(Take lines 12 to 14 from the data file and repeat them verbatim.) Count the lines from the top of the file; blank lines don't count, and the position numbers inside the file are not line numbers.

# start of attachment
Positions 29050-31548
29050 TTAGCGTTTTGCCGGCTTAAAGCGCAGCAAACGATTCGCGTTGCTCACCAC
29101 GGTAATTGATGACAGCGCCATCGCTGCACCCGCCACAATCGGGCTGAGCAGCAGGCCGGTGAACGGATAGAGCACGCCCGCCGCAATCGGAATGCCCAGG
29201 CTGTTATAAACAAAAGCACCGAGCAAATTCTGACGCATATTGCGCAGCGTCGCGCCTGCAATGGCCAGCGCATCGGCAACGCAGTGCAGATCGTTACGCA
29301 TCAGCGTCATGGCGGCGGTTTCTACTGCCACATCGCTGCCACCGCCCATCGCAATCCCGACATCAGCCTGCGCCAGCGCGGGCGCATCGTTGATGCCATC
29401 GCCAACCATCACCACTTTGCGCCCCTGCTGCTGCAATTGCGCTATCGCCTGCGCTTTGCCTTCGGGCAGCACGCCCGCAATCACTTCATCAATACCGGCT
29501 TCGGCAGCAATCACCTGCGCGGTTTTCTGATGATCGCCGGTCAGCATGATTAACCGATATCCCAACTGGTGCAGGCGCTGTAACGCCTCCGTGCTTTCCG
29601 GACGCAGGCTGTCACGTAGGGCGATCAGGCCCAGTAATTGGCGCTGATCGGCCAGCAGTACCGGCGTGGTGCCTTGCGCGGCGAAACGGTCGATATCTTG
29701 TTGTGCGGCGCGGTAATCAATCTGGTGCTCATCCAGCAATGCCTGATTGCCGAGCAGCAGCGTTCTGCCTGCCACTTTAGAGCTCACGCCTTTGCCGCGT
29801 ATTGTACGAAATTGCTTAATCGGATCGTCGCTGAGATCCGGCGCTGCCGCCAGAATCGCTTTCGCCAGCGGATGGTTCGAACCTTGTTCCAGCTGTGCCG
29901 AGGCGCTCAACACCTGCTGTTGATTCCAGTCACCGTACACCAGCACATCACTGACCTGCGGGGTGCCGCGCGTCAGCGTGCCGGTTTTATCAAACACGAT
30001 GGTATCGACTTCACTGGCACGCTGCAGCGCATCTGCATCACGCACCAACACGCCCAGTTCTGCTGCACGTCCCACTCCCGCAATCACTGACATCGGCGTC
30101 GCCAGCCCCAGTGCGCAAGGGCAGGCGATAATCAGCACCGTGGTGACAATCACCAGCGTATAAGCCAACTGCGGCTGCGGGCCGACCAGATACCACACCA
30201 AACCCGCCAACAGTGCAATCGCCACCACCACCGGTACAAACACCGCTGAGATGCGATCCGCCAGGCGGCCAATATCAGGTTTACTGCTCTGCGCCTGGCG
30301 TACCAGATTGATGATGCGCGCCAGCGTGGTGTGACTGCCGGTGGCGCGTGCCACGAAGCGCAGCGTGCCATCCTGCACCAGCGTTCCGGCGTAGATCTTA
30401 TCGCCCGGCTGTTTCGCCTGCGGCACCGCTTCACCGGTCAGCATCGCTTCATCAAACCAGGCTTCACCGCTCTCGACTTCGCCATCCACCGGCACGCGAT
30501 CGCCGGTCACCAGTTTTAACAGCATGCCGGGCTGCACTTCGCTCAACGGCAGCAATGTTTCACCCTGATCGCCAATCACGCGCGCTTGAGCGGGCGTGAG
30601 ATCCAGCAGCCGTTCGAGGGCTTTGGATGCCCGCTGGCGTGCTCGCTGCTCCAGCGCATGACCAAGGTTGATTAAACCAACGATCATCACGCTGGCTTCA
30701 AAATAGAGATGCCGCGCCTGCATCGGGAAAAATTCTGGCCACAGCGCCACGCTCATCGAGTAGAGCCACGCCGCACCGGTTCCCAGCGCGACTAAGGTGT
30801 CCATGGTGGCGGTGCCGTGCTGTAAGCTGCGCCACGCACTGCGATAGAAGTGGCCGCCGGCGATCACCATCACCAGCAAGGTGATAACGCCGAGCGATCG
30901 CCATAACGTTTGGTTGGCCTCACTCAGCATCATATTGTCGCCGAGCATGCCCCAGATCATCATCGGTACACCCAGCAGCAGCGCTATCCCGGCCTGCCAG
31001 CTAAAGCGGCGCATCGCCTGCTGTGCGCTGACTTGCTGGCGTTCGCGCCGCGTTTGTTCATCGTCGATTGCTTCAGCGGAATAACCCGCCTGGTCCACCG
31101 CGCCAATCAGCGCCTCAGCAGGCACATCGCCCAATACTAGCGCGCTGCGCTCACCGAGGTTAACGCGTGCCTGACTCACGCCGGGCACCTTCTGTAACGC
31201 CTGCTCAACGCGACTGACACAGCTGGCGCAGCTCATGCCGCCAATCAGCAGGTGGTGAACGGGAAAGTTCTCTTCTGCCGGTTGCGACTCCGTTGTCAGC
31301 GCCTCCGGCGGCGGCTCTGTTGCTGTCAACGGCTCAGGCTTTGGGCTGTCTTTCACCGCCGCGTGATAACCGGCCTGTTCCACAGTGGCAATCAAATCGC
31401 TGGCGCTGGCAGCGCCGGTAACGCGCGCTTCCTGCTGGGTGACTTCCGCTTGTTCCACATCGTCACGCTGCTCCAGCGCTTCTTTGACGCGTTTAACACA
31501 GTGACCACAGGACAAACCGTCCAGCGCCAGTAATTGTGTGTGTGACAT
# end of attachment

30001 GGTATCGACTTCACTGGCACGCTGCAGCGCATCTGCATCACGCACCAACACGCCCAGTTCTGCTGCACGTCCCACTCCCGCAATCACTGACATCGGCGTC
30101 GCCAGCCCCAGTGCGCAAGGGCAGGCGATAATCAGCACCGTGGTGACAATCACCAGCGTATAAGCCAACTGCGGCTGCGGGCCGACCAGATACCACACCA
30201 AACCCGCCAACAGTGCAATCGCCACCACCACCGGTACAAACACCGCTGAGATGCGATCCGCCAGGCGGCCAATATCAGGTTTACTGCTCTGCGCCTGGCG